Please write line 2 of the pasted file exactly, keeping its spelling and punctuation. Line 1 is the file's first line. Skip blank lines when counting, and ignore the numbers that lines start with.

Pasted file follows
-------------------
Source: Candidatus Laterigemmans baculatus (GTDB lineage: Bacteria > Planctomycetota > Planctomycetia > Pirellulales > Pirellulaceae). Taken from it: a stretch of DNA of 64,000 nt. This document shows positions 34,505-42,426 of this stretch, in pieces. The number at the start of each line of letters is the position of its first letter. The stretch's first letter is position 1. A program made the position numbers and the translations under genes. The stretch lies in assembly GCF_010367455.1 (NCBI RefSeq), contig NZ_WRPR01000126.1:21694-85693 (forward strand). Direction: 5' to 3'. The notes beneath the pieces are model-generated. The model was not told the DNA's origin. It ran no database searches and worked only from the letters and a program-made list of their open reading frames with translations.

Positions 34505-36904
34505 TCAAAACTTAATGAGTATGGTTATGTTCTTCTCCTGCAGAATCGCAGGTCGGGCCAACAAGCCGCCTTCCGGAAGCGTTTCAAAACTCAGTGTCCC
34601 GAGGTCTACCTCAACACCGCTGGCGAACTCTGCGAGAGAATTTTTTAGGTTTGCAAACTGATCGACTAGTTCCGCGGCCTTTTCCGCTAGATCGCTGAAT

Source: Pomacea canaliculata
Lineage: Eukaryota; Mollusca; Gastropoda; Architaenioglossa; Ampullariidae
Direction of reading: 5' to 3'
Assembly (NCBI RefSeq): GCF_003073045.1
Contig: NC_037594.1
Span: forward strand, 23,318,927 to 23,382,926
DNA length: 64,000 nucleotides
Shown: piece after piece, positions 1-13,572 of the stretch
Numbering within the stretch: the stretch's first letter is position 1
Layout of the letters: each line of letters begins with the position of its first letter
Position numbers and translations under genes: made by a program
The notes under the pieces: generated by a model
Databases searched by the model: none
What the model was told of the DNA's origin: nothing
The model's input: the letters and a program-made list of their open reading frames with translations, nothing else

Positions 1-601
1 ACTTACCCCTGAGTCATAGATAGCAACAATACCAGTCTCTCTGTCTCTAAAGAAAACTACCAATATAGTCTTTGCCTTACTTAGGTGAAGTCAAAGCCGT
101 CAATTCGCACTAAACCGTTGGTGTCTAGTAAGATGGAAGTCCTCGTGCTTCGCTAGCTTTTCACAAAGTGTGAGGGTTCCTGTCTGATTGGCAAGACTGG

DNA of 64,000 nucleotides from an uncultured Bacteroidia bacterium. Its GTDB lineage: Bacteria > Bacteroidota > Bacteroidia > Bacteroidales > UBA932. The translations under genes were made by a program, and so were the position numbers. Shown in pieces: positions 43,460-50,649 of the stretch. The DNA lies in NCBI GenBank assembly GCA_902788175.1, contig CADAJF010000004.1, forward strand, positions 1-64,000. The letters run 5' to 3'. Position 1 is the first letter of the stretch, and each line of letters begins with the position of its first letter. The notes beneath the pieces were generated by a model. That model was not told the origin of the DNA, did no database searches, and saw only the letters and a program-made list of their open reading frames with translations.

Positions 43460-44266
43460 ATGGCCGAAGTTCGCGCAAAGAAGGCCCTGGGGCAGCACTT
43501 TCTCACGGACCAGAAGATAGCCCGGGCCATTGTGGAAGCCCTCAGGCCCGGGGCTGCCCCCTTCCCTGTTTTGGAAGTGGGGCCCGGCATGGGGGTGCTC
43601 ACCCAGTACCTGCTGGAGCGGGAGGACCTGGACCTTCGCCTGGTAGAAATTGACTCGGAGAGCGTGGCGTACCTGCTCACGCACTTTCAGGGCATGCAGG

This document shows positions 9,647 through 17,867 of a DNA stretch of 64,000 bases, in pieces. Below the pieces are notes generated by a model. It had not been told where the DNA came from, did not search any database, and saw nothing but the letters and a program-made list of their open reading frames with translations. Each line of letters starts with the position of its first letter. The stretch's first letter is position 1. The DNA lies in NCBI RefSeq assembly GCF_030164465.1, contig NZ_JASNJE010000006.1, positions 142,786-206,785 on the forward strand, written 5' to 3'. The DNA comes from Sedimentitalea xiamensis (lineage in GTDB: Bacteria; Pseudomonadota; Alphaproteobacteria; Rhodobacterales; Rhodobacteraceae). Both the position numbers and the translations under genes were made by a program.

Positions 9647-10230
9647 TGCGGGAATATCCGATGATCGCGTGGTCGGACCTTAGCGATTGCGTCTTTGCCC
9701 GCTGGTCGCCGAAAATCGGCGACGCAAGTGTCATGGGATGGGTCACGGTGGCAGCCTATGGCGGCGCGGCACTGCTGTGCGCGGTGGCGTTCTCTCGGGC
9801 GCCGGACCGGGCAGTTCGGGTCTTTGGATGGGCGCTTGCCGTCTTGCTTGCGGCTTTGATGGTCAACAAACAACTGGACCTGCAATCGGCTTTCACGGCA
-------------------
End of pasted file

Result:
Positions 34505-36904